Developers are always content and happy with writing code in rich and feature-full IDEs. Often for a new development team there seems no incentive and value for writing build (or setup or deployment) scripts. However it’s important and imperative to adopt the habit of automating the mundane and essential process of build, setup & running unit test suite; as this helps in saving hours of manual effort wasted, which could have otherwise been used for carrying out further useful work.
After the design of a project is done, a development plan and choosing appropriate tool for creating the build and deployment scripts for the project should also be given considerable thought. It is a good development practice to finalize on a suitable tool for creating the build scripts which can be run from command lines or shell files or batch scripts. This helps in automating the everyday routine of creating daily builds and deployment, both for staging and test environment.
Need for Build Scripts
In teams where there are separate Development and QA (Quality Assurance) teams, it is a daunting task to update the QA team when there are changes in build steps or order or pre-requisite dependencies or environment set-up for deployment. As I have mentioned in my previous post that such changes must be documented for reference and also shared via team-wide mails and wikis; it is often overlooked in a daily deployment scenario and thus time is wasted on trivial known issues. Hence having build and deployment scripts saves time for both development and QA teams.
What kind of tasks can be automated
Anything which can be automated should be automated.
Or in a nutshell, automation of anything which is a routine task and can be done as per listed or documented steps, should be aimed for automation. This includes but not limited to project build scripts, environment check and setup scripts, install scripts, un-install scripts, running unit-test, build-verification test scripts, check-in verification scripts.
For eg. developers often use the Unit-test framework with an IDE to run and verify their source code and feature developed. Similarly, QA teams can create test suites for API testing, code coverage, functional testing, performance testing, etc which can be then called at different points like code check-in or daily built or milestone completion thus eliminating redundant tasks and minimizing un-fit builds.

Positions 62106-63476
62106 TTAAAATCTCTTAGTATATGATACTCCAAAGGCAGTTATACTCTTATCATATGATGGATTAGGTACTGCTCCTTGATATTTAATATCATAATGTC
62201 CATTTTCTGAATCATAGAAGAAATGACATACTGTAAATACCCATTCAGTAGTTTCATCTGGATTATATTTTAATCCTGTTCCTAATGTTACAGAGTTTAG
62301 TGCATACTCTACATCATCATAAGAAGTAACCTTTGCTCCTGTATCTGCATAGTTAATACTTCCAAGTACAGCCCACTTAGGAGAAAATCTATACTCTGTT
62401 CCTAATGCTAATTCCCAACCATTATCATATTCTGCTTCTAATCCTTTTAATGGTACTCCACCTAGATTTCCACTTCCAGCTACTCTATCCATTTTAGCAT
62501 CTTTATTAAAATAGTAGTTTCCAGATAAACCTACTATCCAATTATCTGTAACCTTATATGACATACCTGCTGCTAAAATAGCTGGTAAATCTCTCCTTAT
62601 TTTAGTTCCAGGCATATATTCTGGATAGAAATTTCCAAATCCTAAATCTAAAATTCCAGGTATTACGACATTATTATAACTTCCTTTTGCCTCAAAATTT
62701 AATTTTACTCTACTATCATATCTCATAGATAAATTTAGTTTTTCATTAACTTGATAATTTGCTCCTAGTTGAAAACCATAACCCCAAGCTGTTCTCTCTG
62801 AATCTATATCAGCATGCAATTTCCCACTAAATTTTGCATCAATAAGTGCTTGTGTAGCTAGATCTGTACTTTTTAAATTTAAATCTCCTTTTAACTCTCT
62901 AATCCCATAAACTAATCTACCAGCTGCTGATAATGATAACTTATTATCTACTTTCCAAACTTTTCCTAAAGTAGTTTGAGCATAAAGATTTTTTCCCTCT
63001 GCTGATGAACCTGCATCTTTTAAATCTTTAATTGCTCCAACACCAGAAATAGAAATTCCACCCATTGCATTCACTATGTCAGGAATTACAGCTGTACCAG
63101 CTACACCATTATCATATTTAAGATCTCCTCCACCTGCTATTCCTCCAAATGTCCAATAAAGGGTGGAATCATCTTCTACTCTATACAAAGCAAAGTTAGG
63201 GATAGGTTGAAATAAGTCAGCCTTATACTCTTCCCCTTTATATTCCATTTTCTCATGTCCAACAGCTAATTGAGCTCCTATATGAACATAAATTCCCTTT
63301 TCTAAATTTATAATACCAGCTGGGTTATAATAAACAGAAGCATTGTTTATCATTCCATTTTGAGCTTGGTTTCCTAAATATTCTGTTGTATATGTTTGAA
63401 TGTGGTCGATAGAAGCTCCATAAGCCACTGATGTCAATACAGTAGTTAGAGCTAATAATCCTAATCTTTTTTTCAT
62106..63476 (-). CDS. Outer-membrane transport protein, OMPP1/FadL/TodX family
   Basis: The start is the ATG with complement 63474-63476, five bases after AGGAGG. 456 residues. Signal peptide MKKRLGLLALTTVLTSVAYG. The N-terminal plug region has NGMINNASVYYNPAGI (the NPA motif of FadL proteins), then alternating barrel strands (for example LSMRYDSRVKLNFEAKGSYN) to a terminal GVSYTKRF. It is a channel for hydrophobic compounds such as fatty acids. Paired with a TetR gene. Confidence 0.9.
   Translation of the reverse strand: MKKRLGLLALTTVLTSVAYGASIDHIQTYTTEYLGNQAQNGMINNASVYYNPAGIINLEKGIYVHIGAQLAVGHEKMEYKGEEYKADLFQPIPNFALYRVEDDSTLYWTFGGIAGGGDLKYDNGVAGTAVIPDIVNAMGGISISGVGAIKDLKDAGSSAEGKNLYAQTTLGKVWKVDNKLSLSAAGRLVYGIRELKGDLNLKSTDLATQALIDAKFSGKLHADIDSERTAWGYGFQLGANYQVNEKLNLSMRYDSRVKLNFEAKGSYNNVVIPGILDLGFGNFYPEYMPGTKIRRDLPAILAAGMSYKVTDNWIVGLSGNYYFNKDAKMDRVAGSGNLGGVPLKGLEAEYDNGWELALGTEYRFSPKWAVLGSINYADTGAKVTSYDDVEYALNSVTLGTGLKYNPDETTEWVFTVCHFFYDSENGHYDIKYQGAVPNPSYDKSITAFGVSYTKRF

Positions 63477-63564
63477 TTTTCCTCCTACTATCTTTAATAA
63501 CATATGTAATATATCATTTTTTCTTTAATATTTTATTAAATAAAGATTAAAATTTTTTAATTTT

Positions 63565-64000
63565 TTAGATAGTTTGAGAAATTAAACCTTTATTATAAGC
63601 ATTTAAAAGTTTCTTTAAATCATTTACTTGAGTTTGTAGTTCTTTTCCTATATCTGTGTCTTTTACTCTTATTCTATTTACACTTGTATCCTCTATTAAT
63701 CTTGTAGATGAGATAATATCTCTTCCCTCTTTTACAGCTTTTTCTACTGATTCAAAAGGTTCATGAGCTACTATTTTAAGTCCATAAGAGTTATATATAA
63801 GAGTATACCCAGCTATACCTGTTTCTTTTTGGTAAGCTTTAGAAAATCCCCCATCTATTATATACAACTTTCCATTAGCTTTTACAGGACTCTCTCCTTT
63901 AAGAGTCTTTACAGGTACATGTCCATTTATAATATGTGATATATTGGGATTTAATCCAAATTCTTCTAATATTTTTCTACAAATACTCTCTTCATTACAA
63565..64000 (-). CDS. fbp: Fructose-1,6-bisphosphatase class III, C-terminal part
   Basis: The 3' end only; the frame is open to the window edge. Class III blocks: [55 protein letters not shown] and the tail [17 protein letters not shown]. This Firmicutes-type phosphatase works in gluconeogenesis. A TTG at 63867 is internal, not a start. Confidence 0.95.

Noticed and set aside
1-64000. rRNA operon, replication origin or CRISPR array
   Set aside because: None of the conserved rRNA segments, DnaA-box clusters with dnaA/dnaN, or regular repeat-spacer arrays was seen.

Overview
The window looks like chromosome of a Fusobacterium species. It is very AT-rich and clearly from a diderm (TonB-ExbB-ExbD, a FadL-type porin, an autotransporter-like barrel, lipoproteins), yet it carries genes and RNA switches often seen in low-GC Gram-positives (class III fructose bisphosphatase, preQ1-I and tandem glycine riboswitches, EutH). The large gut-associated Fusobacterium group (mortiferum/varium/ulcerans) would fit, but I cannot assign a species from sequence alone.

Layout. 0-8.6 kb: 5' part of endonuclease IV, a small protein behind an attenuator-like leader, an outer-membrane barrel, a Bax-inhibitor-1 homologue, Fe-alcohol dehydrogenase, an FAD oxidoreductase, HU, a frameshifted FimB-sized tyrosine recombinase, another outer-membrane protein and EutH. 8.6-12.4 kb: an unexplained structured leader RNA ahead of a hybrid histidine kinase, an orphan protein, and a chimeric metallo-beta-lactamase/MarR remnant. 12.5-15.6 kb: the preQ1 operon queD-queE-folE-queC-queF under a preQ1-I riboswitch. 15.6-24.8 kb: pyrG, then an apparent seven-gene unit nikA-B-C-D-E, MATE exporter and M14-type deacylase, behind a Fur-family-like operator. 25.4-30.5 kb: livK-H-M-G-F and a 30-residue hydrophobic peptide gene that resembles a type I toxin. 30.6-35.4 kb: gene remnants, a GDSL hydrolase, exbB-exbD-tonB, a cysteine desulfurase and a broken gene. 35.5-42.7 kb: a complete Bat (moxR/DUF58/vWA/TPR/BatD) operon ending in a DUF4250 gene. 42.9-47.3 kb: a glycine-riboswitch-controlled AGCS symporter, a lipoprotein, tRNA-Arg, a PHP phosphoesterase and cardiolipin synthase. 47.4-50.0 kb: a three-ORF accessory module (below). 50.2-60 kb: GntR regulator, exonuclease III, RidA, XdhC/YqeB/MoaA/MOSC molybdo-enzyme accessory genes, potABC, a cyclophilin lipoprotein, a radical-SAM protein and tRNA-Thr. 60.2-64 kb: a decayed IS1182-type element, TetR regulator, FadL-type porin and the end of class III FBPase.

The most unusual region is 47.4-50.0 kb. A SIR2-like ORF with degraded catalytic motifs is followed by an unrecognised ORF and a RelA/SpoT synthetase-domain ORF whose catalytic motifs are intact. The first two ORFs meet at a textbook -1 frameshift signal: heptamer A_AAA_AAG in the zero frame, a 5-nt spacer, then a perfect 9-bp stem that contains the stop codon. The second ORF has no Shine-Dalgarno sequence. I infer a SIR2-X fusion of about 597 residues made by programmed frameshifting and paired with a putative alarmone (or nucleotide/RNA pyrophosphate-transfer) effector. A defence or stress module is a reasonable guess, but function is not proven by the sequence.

Some products require a setup step, which can also be automated. Similarly you may need an un-install step to remove the software from the system or an upgrade step for testing the upgrade flow. Such routine tasks can be scripted to save both development and QA time.
Choice of build Tools
There are many options available for doing all the above listed goals. I personally prefer doing things in different scripting tools which meets my goal. For eg. for creating build and running unit test on the product I prefer NAnt. It is targeted for the .Net framework and is similar to Apache Ant. It is easy to use XML-based configuration files, where you define various target tasks like compile, move or copy files or folders, regex helper for modifying file markers, zip/unzip filesets, version binaries. There are also some great custom task library provided by NAntContrib which is community supported and sooner or later make it into the official NAnt task library.
For Java based projects Maven is the preferred primary build tool. It is also a XML-file driven build tool. I have used Maven to build my java project, execute test cases & define and manage dependencies on other projects which is the coolest and the most powerful feature of Maven. It lets you define local module dependencies, dependencies provided by JDK (eg log4j, HTML parsers), or a private custom repository for your own company.
For automated builds and deployments, I prefer Jenkins. I have also used TeamCity and AntHillPro in the past. For all my needs both fitted the bill. They can be easily configured to run check-in build automation, setting up and deploying the daily build binaries to both dev and QA environments. It has various options to tag your builds as per your requirements. To think about it, I will write a separate post on using Jenkins sometime soon. But to sum up, if you are not using automation scripts, I suggest you start using them. It makes life easier.
The key point to remember is that we should try to automate repeatable tasks as much as possible. They help in continuous integration, on-demand as well as scheduled automation. Helps catch and report bugs in early stages of development thus improving product quality and saving time & money. There are various other options available which can be used to write automated scripts. They can be a heterogeneous mix. If you do not have anything at present, you can start with putting together short basic build scripts, and keep on improving them over time. Before you know it, you will have a fully automated system, and soon you will realize how have you been doing without it.
Let us know if you have used any other tool or any scenario for automation which you feel saved you team time and effort and we will share it with all.